DSA is a rare bird in United States politics: a democratic, national, federated organization (with local and state groups) that is almost completely member-funded. Chapters have considerable local autonomy, and democratically elected local representatives set feasible national priorities at our conventions. DSA is also a multi-tendency organization that believes in democracy as both a means and an end.  We do not compel members to adhere to one ideological line. Our members’ commitment to socialism derives from a multitude of traditions ranging from religious socialists to left social democrats, to various strands of democratic Marxism. We have spirited but comradely internal political discussions. Our most effective chapters build “unity through diversity” by focusing upon a few key activist projects that enable us to work with organizations representing working-class people of all races and nationalities. We function as an independent, visible socialist presence in mass social movements and focus our energy on “non-reformist” or “transformational” reforms—changes in public policy that constrain corporate power and that illustrate how economic democracy better serves people’s needs, such as Medicare for All and free public higher education.

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Reading "Politics in a Time of Crisis" - A View from the Left

(GUE/NGL / Flickr)

 By Duane Campbell

As we know, the economic crisis of 2008-2012 disrupted the U.S. economy. The crisis was much worse in some of the peripheral countries of Europe (Greece, Spain, Portugal, Ireland, and Italy among others), and even more destructive in under-developed regions of African and Asia.

Spanish political leader Pablo Iglesias Turrión has written Politics in a Time of Crisis: Podemos and the Future of European Democracy, published in an English translation by Verso Books. Iglesias provides a critical summary of the crisis that began in the U.S. and spread to much of the world, causing political upheavals and leaving misery, starvation, and massive migration in its wake.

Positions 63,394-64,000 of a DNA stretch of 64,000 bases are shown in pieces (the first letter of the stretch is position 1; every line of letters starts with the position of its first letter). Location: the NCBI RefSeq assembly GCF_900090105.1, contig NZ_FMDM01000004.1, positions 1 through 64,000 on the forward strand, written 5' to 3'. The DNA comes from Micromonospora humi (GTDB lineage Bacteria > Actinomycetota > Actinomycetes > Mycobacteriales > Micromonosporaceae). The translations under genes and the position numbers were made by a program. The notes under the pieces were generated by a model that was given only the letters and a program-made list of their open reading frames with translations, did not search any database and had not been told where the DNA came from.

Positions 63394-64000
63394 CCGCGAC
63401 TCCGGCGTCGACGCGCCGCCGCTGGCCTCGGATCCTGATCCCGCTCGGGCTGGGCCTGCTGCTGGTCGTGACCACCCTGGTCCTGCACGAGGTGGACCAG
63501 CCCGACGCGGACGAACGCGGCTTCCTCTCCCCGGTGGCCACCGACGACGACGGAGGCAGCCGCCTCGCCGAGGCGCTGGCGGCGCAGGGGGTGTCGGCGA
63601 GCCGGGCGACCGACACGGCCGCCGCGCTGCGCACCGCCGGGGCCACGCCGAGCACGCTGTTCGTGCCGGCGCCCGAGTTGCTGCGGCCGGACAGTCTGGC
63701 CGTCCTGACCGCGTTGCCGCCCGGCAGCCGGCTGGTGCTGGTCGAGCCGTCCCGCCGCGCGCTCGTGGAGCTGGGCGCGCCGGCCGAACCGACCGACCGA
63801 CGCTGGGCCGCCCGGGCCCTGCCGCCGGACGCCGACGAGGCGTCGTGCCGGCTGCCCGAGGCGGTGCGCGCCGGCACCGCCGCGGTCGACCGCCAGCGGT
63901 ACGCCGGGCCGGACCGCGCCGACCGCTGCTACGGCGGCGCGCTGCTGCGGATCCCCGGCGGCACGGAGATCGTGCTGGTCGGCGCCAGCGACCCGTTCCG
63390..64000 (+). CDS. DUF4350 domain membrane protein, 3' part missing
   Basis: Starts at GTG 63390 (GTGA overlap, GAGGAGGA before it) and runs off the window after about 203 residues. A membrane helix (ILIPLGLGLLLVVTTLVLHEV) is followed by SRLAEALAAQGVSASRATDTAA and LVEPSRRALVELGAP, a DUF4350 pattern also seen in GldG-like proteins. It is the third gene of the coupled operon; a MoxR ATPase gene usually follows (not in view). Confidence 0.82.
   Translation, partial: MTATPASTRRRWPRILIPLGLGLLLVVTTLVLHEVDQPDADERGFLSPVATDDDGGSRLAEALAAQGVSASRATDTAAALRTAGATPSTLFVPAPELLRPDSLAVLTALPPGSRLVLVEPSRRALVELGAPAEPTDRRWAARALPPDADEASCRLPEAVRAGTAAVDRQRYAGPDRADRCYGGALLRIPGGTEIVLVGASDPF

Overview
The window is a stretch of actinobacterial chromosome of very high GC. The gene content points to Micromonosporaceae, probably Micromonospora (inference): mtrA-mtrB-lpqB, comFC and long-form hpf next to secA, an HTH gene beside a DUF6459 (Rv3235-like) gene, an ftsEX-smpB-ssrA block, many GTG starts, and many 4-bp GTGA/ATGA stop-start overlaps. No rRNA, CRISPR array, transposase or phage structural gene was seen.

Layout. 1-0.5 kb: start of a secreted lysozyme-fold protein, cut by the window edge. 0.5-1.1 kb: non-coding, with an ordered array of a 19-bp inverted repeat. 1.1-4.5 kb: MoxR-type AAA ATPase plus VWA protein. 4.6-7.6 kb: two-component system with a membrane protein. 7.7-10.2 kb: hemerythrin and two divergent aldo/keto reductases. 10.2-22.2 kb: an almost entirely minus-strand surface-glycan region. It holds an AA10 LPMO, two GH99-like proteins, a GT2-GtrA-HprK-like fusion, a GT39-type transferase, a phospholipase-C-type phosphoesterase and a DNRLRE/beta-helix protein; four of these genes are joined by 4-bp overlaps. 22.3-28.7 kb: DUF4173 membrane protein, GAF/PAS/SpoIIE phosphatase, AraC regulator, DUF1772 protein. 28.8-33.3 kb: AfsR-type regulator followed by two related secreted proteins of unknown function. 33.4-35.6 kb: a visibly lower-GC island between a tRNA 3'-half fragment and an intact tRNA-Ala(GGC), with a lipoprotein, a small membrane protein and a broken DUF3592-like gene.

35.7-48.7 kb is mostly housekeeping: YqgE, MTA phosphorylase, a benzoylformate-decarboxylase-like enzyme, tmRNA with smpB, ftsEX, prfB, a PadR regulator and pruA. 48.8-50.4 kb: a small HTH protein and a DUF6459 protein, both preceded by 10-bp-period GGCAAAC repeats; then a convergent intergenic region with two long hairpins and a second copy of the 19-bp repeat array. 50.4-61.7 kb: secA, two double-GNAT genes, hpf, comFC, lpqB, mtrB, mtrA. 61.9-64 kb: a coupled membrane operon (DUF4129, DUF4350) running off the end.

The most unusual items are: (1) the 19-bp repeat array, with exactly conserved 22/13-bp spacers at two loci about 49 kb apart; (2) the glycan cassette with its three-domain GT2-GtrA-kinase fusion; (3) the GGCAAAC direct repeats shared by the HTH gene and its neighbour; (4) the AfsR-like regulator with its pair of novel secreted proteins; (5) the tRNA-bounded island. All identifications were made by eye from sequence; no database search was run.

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In Dark Times, Growing Pains And Opportunities

By Maria Svart

DSA is now almost quadruple the size it was last summer. It’s a far cry from the organization I joined sixteen years ago as a student in Chicago. Many longtime members had lost steam, and new folks weren’t joining, yet the politics and strategy of DSA resonated with me. I rose in the ranks as an elected YDS and then DSA leader, eventually joining staff as the National Director in 2011.

During those years, a team of national leaders and staff collectively transformed DSA. We held summer relationship-building retreats between YDS and DSA leaders. We developed more organizing trainings. We made the right strategic choices, such as supporting Bernie Sanders during the Democratic primary and using a highly democratic, bottom-up participatory process to develop a national strategy document, “Resistance Rising.”

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The Fight for Sanctuary in Los Angeles: A Revolutionary Demand

By Promise Li


Since its inception in mid-February of this year, the Sanctuary City Working Group of the Los Angeles chapter of DSA has secured major victories for sanctuary policies. The group was formed by a group of DSA-LA organizers who are intent on connecting the immediate fight for sanctuary cities to the larger struggle for a just and democratic society.

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When Race & Sports Collide

(Brook Ward/Flickr)

By John L. Elwell

In America there is hardly ever a moment when race and professional sports are not colliding. Long before Jackie Robinson broke the color barrier of Major League Baseball in 1947, and long since Doug Williams became the first African-American quarterback to win a Super Bowl in 1988, race has been a key issue and concern for athletes, coaches, and fans of all professional sports. And this is not a purely American issue, as the soccer fields of Europe have had multiple memorable moments where racism and xenophobia have overcome what was meant to be a game.